After a few good runs throughout fashion history, overalls took another well-deserved hiatus in the post-Backstreet 2000s. But they’re making another comeback—like it or not. You might not think much of the distinctive one-piece garment but there are over 100 overall-related patents registered with the US Patent Office. The trouser-style overalls design has seen several alterations and improvements since its origin in the late 1700s. During the 1800s, the trouser-style was improved with various versions of a suspender feature, essentially adding a strap option to the trousers. In the 1850s, these suspender variations had transformed into the classic bib style we imagine when referring to overalls today, though patents for this feature did not appear for another decade. Elements of the overalls, like the copper rivets, bib pocket, and buckle loops were patented to improve the utility of the garment, but are now iconic features of modern day overalls. Iconic features: Rivets: These little copper accents are not just for looks—copper rivets were patented in 1873, invented by Jacob Davis to strengthen canvas pants. Buckle loop/clasp: Originally, the suspender style overalls used a button to secure the “straps” to the waist and bib of the garment. A shift from the late 1800s to early 1900s introduced more and more loop or clasp fastener variations, causing an influx of associated patents. Bib pocket: Around 1915 the centered bib pocket appeared. Patents indicated this should be used for tools and personal belongings. Some of the variations included separate compartments with specific intent for items like a watch or handkerchief. Game day design: Patented in 2005, this bold, vertically-striped game day design...
Have A Little Fun: Inventing Toys and Games

Have A Little Fun: Inventing Toys and Games

As inventors, we are often asking ourselves what problem a new product solves. How does it fit in to the life of an average human being? How will it make that person’s life easier? This mindset can be exhausting as we’re mired in the negative thought-cycle of asking “what is the problem?” But it can distract us from one of my most fun and enjoyable aspects of inventing: creating items for the sole enjoyment of the user! Each February, we brave brisk New York City winters to travel to the Toy Fair at the Jacob Javits Center in Hell’s Kitchen, NYC. Regardless of the climate, we are always overcome with warmth as we walk the aisles and interact with toy industry professionals, whose sole intents are to find new products that will make people smile. Successful toys aren’t geared toward solving problems, nor are they created under the pretense that they are world-changing innovations (though some end up that way)! Through conversations with large, toy-industry decision-makers, we have learned that some of the most successful toys or all time were originally intended for us as something practical, but that’s usage fell to the wayside when the amusement it created eventually overshadowed usefulness. Take POGS for example. POGS are small carboard disks, that are traded, collected and played with, that were a huge sensation in the 1990’s with children. These disks had cartoon characters, comic books heroes, and sports logos printed on them, and were even banned in some school districts for creating too much of a distraction for students. However, did you know that POGS were originally invented in...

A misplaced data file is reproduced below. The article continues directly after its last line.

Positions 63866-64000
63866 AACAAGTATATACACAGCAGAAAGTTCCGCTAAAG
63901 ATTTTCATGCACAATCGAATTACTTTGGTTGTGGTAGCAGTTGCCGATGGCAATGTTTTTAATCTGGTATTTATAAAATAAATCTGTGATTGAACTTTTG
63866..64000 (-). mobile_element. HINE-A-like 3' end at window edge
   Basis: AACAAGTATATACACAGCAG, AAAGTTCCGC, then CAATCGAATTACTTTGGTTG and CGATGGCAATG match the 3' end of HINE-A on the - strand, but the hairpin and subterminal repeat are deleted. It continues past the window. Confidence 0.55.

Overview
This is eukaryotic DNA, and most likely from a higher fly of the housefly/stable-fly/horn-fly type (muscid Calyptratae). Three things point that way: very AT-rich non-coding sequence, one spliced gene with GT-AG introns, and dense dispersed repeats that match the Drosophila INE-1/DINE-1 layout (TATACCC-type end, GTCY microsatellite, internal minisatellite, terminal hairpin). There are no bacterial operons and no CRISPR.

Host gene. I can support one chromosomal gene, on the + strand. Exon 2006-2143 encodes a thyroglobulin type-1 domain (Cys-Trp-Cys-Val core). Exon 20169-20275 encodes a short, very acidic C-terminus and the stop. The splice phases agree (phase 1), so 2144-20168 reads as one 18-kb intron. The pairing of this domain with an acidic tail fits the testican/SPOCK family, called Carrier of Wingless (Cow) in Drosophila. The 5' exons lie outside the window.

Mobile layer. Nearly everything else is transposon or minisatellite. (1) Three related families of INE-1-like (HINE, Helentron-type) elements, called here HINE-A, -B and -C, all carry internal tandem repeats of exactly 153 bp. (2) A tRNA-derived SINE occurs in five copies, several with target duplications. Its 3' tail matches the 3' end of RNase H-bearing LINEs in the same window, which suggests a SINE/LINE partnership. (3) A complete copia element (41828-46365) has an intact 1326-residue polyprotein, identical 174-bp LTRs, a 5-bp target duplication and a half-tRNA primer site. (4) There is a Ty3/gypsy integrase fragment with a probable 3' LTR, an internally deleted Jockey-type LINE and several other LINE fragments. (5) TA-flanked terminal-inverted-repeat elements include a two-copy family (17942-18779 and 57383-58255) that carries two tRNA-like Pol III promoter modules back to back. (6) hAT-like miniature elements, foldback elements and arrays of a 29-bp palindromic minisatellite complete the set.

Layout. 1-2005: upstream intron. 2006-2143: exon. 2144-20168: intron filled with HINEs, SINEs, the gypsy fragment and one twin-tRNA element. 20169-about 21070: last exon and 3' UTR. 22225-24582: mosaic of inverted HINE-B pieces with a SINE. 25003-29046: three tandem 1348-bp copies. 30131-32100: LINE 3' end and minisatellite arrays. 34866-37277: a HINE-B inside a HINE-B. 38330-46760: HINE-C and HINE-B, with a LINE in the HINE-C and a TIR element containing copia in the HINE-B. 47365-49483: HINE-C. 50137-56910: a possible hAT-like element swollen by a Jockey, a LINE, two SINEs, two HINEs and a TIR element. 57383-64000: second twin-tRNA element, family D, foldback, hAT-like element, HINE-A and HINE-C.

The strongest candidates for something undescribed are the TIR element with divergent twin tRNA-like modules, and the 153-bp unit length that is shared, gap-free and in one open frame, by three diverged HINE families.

Three Reasons Why Inventors Should Go to a Trade Show

Three Reasons Why Inventors Should Go to a Trade Show

Trade shows can be incredibly useful events for businesses trying to drum up new business or for trending an industry or market sector. They are where the players of an industry display all the newest and best for all to see. That said, trade shows can get fairly expensive, which can deter many from exhibiting or even attending.  However, attending a trade show can have some substantial benefits for you and your product.   Networking There are incredible networking opportunities at trade shows, assuming you are willing to potentially leave your comfort zone and strike up conversations with total strangers. Many people dislike receiving cold calls and emails, and so this allows you to meet with potential decision makers face-to-face. You could end up talking with the exact person you’ve been trying to reach for months to pitch your product, which then may lead directly into a licensing deal.   Feedback You believe in your invention. Your family and friends all believe in your invention. You think it’s incredibly useful, and people are going to want it…or would they? Being able to present your idea to industry professionals can give you valuable insights into the viability or your product in the industry. For instance, an executive working specifically in the space of your invention could provide an educated opinion on the likelihood of success as well as provide you with competitive, regulative or other aspects that would have bearing on your invention, thus improving your chances of hitting the mark during product development.   Market Research Trade shows are great for learning what direction your industry is headed. Just...